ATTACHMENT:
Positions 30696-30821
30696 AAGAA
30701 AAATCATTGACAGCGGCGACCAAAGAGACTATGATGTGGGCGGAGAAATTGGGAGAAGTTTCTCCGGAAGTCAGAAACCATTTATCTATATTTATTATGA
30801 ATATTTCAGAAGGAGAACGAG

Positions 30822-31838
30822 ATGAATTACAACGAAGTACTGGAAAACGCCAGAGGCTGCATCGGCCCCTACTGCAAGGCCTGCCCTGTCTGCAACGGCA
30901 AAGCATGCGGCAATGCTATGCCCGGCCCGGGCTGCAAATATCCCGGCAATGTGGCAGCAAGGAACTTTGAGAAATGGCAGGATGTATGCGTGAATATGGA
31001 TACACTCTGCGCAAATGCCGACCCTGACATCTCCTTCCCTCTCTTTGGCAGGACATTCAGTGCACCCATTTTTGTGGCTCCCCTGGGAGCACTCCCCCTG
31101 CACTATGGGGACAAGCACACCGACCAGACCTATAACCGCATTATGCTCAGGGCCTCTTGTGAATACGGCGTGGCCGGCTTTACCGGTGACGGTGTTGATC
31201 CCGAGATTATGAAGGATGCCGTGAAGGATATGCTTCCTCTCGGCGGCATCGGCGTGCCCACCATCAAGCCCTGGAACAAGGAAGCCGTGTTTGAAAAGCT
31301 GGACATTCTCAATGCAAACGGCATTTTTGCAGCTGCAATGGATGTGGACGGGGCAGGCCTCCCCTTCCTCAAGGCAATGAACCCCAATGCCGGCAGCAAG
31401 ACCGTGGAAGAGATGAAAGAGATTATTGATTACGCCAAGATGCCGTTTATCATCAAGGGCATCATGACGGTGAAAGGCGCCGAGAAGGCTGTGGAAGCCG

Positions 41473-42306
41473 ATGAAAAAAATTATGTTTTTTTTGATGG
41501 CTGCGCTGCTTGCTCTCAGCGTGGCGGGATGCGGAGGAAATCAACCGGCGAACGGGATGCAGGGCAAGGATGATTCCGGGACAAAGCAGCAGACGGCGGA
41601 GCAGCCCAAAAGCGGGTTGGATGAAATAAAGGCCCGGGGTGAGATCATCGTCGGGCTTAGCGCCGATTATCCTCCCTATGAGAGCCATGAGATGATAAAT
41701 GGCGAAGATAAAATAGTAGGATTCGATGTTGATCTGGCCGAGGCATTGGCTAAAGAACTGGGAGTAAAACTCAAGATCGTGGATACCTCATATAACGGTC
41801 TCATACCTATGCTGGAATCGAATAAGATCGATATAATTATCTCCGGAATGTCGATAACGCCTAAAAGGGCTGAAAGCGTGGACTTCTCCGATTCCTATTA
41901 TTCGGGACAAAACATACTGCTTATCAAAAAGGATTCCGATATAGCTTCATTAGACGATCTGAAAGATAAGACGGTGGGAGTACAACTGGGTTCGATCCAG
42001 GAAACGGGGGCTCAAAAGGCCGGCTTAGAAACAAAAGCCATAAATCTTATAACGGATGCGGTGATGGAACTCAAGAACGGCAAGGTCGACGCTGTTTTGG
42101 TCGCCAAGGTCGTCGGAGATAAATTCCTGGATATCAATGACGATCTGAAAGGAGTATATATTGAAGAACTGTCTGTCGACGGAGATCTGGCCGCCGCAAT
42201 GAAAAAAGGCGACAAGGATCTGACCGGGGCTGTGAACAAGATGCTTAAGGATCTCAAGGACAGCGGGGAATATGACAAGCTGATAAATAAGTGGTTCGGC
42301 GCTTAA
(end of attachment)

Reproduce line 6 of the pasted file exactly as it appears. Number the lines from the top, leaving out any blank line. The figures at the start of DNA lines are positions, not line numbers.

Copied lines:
30822 ATGAATTACAACGAAGTACTGGAAAACGCCAGAGGCTGCATCGGCCCCTACTGCAAGGCCTGCCCTGTCTGCAACGGCA